I dumped him because he didn’t want me getting a nose job.
I told him I felt bad because my nose was a little too long. I told him it threw off my symmetry. I know that I was born with natural beauty, a natural beauty that is near perfect, except for the nose. That’s not being vain, it’s being real. As real as a physician or judge or a scholar at a university admitting he possesses an intellect, in some respects, at least, greater than the average man.
And if you’re given such a blessing – a one in a million blessing like my beauty – then why not try to make it perfect? It seems like the right thing to do, not only for me but out of respect for whatever has bestowed me with my near-perfect beauty. My new nose won’t be just about me, it will be in service – a capitulation – to natural, perhaps universal aestheticism. I can feel aestheticism’s call. I am only a vessel for its essence to be fully expressed.
So I told him I needed a nose job but he wasn’t there to support me.
He asked me who I was trying to impress with a better nose.
I forwent all the fluff about natural aestheticism to say, “You. It’ll be for you.”
He said, “You’re a beautiful woman, even with an imperfect nose.”
He said he knew dozens of men who were plenty happy with women far less attractive than me. He said most men would be plenty happy with me and my slight physical imperfection.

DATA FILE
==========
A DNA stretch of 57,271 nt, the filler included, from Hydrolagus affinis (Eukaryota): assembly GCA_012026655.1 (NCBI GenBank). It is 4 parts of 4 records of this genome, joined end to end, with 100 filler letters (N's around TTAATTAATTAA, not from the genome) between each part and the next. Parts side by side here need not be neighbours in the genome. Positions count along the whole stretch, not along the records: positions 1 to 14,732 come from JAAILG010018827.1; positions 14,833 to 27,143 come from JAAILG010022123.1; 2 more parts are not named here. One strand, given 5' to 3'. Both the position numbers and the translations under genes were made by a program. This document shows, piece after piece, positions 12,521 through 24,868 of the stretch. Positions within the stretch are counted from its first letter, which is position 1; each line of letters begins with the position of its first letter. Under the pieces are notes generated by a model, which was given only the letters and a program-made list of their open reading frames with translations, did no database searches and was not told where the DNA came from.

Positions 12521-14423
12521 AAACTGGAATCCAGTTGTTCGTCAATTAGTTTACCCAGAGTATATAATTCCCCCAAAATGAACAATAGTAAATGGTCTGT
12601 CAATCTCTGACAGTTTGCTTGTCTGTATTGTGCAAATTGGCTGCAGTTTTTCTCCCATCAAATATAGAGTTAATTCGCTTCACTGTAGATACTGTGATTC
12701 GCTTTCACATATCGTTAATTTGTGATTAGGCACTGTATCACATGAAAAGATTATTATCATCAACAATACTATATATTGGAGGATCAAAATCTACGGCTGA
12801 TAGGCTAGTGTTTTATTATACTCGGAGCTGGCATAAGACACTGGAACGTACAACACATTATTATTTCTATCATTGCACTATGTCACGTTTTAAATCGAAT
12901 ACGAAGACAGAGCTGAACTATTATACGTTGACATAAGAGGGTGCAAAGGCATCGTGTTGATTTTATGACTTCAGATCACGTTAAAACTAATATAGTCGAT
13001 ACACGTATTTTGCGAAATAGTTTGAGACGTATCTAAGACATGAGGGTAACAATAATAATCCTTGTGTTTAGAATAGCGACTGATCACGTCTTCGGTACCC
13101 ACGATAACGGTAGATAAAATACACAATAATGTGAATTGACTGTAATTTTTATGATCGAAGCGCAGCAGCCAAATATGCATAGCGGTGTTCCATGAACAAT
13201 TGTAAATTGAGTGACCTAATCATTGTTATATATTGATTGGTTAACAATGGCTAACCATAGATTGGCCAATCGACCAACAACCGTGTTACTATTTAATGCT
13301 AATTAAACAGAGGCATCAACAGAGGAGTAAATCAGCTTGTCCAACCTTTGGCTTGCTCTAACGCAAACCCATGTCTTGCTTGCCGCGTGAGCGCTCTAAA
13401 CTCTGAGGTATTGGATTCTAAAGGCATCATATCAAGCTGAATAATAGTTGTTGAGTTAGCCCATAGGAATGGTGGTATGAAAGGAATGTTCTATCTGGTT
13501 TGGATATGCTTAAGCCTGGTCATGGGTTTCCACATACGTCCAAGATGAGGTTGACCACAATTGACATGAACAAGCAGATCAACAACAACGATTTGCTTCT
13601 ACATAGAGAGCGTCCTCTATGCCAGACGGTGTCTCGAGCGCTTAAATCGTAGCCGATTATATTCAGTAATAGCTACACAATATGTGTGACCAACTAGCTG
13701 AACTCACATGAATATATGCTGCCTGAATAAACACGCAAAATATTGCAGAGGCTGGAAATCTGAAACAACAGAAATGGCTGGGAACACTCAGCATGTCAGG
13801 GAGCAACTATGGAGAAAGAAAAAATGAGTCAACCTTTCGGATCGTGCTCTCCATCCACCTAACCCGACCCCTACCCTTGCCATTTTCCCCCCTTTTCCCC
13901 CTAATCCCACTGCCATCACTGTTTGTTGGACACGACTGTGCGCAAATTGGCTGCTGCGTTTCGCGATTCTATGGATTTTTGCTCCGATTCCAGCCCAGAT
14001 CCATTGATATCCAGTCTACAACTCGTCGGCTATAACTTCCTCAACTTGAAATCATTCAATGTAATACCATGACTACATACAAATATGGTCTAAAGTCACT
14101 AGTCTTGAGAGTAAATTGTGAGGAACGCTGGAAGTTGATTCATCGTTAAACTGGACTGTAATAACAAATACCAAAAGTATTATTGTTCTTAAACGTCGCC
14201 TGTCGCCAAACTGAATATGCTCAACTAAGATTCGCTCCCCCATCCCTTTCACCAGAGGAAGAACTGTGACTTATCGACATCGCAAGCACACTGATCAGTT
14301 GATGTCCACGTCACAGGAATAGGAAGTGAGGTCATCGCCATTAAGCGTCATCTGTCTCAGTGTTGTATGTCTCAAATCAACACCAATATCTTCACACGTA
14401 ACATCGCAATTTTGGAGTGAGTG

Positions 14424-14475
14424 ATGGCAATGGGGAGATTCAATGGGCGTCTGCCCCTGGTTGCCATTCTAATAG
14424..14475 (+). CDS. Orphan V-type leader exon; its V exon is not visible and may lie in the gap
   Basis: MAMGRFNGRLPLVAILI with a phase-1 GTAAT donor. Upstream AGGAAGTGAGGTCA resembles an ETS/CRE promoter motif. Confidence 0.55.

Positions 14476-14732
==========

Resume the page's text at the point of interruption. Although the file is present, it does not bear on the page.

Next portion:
So I said, “It’s not just you. It makes me feel weird at work too. People judge.”
He said my imperfect nose shouldn’t make me feel weird at work or anywhere else.
I assured him the surgery would be nothing major.
I said, “For me, the difference between an imperfect and perfect nose will be very slight.”
He replied, “The difference between balanced and imbalanced is very slight too.”
“What the hell are you talking about?” I asked. “Noses?”
“No,” he said.
“You ever stop to think if there’s as much grace and beauty in how we handle our imperfections as there is grace and beauty in perfection itself?”
He was dodging the issue. I told him I was sure there where whispers about my nose behind my back. I told him could tell.
He asked who was whispering. And exactly what they were whispering. I couldn’t be specific, but I said I knew.
He said nobody at work was judging me for my nose in any way that made any difference. He said far less attractive people than me are popular and get promotions. He said the evidence for that was everywhere. He said all I needed to do was look around and see it, if I wanted to see it.
I ended up dumping him.
I couldn’t be stuck with a guy who couldn’t support me in wanting to reach perfection. I know that absolute perfection is a fantasy. But we’ve got to have goals and aspirations. I mean, we’ve all got ways in which we can improve. And if he couldn’t support me in improving – in wanting to be a better person – a less anxious, self-conscious person about my nose – then I knew it was time to move on.